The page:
Sunday, September 28, 2008

Fall has come

I live very close to Great Sand Dunes National Park and Preserve. Last weekend I climbed to Mosca Pass in the park (a great hike along a stream which is not too strenuous--although people have complained that when I label a hike as "easy" that doesn't mean they won't need to be carried out on a stretcher. All I can say is, get your Colorado Search and Rescue CORSAR card before hiking with me). It was beautiful, but I was completely shocked to find the aspens well on their way to full yellow. I don't know how I let this sneak up on me. It happens every year around this time. I like to keep my level of denial high in the fall. I desperately cling to hiking season and hate to admit that I might have to abandon my beloved mountains until as late as June unless I'm willing to take up backcountry skiing... which I'm not because I'm a total klutz and afraid of smacking into a tree at 60 mph.
So, the winter is approaching. I'm hoping for one more backpacking trip into the Sangres the end of October... but the thought of camping under a tarp covered with snow is a little daunting. BUT winter is a good time for weaving and my studio space is sunny and warm in the winter. So bring on the snow (and if you don't know, Alamosa is often the coldest place in the nation--routinely hitting -30 degrees F especially in January)... maybe I'll get some weaving done.
This little guy was hanging on for dear life. Sort of how I feel about letting go of summer.

Saturday, September 20, 2008

Eppie Archuleta

Today was my last day working at the hospital in Alamosa. It was a good job most days, but being a medically based therapist is really no longer for me. I'm glad to be finished and have some more time for weaving--and also to only have to focus on one job (at the schools) besides my REAL job of being an artist and making fabulous tapestries.
My co-worker Julie didn't know that it was my last day today. But she left me a gift which was far more appropriate than she could have guessed. She is from La Jara which is also the home of famous Rio Grande tapestry weaver Eppie Archuleta. (Actually I think Eppie might live in Capulin, but close enough.) Eppie is one of the even more famous Agueda Martinez's children. Agueda died in 2002 (at the age of 102 I believe) after leaving a legacy in both weaving and famous weaving children. Julie was at a Hispanic Heritage Festival in La Jara recently and met Eppie... and she bought me a little sample of Eppie's weaving (a bookmark). Somehow I felt that it was a good sign for me... leaving the hospital and going forward with Eppie's work in my pocket. They say to follow your bliss, and really I can't think of any other way to find happiness. So maybe with Eppie's talisman on my studio wall and one less job to worry about, I can create some happiness of my own.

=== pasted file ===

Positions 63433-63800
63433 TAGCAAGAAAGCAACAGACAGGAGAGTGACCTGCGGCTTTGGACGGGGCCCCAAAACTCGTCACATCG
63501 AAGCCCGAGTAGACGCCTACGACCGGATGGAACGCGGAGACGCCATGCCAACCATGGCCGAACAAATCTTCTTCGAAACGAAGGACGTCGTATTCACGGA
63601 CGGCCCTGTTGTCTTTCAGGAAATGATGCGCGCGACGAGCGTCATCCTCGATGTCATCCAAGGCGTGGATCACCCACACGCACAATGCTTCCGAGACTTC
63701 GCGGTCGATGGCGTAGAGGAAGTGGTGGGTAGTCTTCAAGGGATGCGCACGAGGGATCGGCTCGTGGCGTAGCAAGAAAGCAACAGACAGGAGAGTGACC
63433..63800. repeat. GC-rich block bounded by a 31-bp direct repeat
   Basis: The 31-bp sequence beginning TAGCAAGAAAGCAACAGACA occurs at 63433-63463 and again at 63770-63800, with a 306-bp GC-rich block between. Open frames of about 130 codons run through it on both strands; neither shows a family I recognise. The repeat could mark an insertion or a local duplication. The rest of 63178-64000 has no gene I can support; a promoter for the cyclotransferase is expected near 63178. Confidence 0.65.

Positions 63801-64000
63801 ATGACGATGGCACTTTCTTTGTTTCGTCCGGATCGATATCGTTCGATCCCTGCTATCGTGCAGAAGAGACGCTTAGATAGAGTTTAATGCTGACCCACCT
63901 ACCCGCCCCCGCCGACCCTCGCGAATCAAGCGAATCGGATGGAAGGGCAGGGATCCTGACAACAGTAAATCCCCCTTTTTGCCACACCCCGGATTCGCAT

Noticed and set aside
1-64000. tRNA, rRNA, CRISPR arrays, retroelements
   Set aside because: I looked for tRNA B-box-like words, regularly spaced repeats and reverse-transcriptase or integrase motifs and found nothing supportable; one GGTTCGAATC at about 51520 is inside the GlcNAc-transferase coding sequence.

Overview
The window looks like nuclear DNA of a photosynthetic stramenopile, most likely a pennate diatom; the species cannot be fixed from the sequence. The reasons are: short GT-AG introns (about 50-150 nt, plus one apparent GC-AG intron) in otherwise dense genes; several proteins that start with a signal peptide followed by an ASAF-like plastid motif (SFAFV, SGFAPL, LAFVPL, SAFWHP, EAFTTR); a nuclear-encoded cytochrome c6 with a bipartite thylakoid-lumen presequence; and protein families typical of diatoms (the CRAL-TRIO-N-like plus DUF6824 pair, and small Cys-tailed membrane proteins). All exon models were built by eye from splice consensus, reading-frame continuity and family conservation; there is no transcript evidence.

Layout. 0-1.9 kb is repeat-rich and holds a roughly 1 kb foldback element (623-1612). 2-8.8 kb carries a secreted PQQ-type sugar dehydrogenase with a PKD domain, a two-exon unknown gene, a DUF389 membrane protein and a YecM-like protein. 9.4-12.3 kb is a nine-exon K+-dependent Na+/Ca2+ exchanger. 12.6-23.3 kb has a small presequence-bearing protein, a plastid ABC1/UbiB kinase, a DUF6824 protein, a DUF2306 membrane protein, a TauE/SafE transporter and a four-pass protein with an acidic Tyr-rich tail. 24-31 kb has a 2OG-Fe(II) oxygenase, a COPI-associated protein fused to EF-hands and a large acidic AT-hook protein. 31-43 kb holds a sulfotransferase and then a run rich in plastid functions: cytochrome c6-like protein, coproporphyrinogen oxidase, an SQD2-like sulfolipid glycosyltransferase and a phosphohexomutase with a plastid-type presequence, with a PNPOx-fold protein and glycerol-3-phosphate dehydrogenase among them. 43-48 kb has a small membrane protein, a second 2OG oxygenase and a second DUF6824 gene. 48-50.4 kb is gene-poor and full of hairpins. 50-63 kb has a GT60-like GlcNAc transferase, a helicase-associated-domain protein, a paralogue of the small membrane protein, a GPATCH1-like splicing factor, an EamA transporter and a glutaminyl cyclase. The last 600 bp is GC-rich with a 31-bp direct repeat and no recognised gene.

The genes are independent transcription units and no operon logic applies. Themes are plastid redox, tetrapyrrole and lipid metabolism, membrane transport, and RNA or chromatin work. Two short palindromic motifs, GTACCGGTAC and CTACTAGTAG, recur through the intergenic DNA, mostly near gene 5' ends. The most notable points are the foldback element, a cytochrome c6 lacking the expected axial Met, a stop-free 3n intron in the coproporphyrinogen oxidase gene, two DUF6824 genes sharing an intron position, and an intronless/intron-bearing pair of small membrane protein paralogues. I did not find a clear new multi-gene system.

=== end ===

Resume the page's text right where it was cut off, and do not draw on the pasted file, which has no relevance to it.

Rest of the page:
Friday, September 19, 2008

From skeins to tapestry...

This is a photo of the yarn I dyed a couple months ago for the piece currently on the loom--also pictured here. The dye job took about three days as I only have one two-burner stove currently... so it takes a couple hours to get two colors. There are many more than two colors here. And since I was attempting to dye on the porch of the cabin on three of the windiest days summer in the San Luis Valley had to offer, I had to build little wind breaks around the stove with coolers and pieces of plywood and do the measuring and stirring on my knees. They're still recovering. But the sight of the finished yarn drying in the wind (the wind is good for fast drying) with Mt. Blanca behind them was worth the effort.
And then those colors started making a tapestry--this piece on the loom has a labyrinth motif (which really isn't a labyrinth at all because you couldn't walk those paths continuously, but it was what I had in mind while designing). The design hanging on the loom in the photo is only part off the piece. Just wait a few more weeks and I'll show you the whole thing (with luck and some extra time).
Weaving has been good for me lately. It brings me to a similar place that yoga or long distance hiking brings me... some indescribable place of peace (and sometimes exhaustion).

Saturday, September 13, 2008

Actual Size

They say size matters, but sometimes smaller is better. This is a photo of a car I saw outside the yarn shop in Buena Vista. I'd love to drive a Mini Cooper, but there is the small matter of being able to afford one, and then fitting four big dogs into it not to mention weavings, yarn, and stacks of books that usually accompany me pretty much everywhere. I guess the mini is not for me. My little Volkswagen Golf will have to do for now... and once it goes to the big car place in the sky (hopefully after many more years although I may be deluding myself as it has almost 170,000 miles on it now) maybe then I'll be ready for a mini. Or maybe by then someone will be making a super fuel efficient, small, high-clearance, four-wheel-drive vehicle that can handle my tendency to drive up dirt roads looking for trailheads (which has caused me twice to have to replace the oil pan on my Golf--thanks to my brother-in-laws it didn't push me into bankruptcy), the snow drifts that form instantly after a half inch of snow falls and the wind sculpts it into cement walls, and the mud that is axle deep after that snow melts. And we can't forget the 4 big dogs. I don't think that is too much to ask of a vehicle. Oh, and considering the miles I drive for my job working in the rural school districts around here, I'd like it to get at least 45 mpg. I'm pretty sure this car doesn't exist at this point. I'm also pretty sure the mini isn't going to meet any of my criteria.